Product Review of Eagle Eye Citizen
Eagle Eye Citizen is a free website where learners (and educators) can solve and create civics and history puzzles based on primary sources from the Library of Congress. There are three different types of puzzles or challenges: Time after Time, Sort It Out, and Big Picture, and each connects directly to a historical thinking skill. Time after Time weaves in sequencing by tasking learners with placing primary sources in chronological order. Sort It Out gets learners to connect and contextualize primary sources by theme or topic. Big Picture focuses learners‘ attention on the main idea and purpose as they gradually uncover an image. Each primary source links out to other resources (e.g., a transcript) to help learners with comprehension. Ultimately, Eagle Eye Citizen tries to deepen student engagement with primary sources and to build some understanding of topics like women’s suffrage, immigration, and civil rights along the way. The individual challenges are organized by theme, and there’s a definite focus on diversity, democracy, and justice. Themes include “Girl Power,” “It’s All Rights with Me,” “Constitution Evolution,” “Fighting Against Barriers,” and “Moving Forward,” just to name a few. Students create profiles with avatars and screen names. They can see the activity of their peers (semi-anonymously due to the screen names), but learners will likely share their names and compare performance — which might add to the fun.
Teachers can use the premade Solve a Challenge activities/puzzles as daily class starters. These cover a variety of history and civics topics and take from five to 15 minutes. Individual challenges are arranged around themes like “Becoming an American” or “Regardless of Race,” so learners could select the challenges that appeal to their interests. The variety of challenges and options within each offer many opportunities for choice-based civics learning in small chunks. Outside of these premade challenges, educators could get learners to use the Create a Challenge feature. This would work well as a final activity for a lesson or unit.
Teachers can also create classes within the website and add learners, the benefit being the ability to track student achievement and offer feedback on student work. Premade assessments focus on reflections, rubrics, and results. Beyond class management features, the Lesson Plan section offers educators loose templates of ideas that can be modified for skill and content. The Differentiation section provides ideas for ELL, special education, and enrichment strategies. Finally, the In a Pinch section reminds educators that certain site activities are perfect for quick activities or sub lesson plans. Take note that each of these sections — and the lesson suggestions they provide — are basic, but the Resources section does offer some more in-depth resources directly from the Library of Congress.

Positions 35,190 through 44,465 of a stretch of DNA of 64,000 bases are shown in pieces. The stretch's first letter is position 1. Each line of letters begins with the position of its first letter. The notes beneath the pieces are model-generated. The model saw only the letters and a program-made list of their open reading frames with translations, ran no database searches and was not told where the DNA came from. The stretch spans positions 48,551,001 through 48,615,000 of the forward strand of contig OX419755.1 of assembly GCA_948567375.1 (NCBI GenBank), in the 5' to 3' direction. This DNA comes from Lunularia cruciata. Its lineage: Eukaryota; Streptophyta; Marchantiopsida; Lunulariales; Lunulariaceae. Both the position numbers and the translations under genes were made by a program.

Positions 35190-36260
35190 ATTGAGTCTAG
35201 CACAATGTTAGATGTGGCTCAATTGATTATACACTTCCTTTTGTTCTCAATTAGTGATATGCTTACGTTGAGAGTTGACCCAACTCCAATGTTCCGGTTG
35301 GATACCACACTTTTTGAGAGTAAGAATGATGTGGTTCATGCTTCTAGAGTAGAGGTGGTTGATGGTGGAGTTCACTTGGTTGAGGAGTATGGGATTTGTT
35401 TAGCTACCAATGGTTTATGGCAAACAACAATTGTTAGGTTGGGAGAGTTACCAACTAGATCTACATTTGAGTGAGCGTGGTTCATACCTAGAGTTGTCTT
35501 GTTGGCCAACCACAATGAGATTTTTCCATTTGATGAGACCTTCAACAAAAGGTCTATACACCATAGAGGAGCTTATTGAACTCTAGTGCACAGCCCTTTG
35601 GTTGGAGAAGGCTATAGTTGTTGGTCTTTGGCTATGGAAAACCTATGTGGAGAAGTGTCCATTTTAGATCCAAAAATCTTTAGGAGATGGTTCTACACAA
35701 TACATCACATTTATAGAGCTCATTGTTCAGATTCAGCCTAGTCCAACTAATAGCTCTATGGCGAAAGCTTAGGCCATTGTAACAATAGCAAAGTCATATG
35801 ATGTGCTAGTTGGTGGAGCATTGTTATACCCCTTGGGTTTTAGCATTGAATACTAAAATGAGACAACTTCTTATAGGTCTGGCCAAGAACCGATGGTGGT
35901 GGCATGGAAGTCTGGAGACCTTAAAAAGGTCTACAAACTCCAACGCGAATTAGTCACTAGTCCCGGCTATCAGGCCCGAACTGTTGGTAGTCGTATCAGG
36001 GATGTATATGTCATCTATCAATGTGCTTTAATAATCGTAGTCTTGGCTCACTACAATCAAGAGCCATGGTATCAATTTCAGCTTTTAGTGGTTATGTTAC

Eagle Eye Citizen gets learners to see history through the lens of primary sources from the trusted Library of Congress. Students and educators can solve or create three types of challenges from templates and a carefully curated — albeit limited to the purpose at hand — library of primary sources. There’s a good focus on choice, feedback, and reflection as part of the learning process.
Some of the challenges may seem simplistic for high school or advanced classes, particularly the Big Picture puzzles. This is an issue, given the large focus on civics in high schools, especially senior courses. Teachers can, however, steer learners to more challenging activities like Time After Time or Sort It Out, or look to the Enrichment section for ideas. However, these support sections are pretty limited. There might also be some difficulties differentiating. The text-based primary sources might frustrate some learners, and while optional clues provide support, it’s possible that learners could check out and just guess their way through. Vocabulary or audio support could make the trickier texts more accessible. This leaves Eagle Eye Citizen as a useful supplement for civics or history classes that takes care of some prep work for teaching primary source analysis; however, it’ll require some modification to make sure this is accessible and challenging for all learners.
Overall User Consensus About the App
There are many video game-like features — from profiles to challenges to ratings and rankings — but the interactivity is as basic as it gets. The option to play or create challenges extends engagement.
Curriculum and Instruction
Students categorize and consider primary sources in meaningful ways, but they don’t get a detailed look at sources.
Several video tutorials, each under a minute in length, are helpful. Tabs link to more clues, questions, ideas, and resources. Differentiation and achievements aren’t built in and must be provided by the teacher.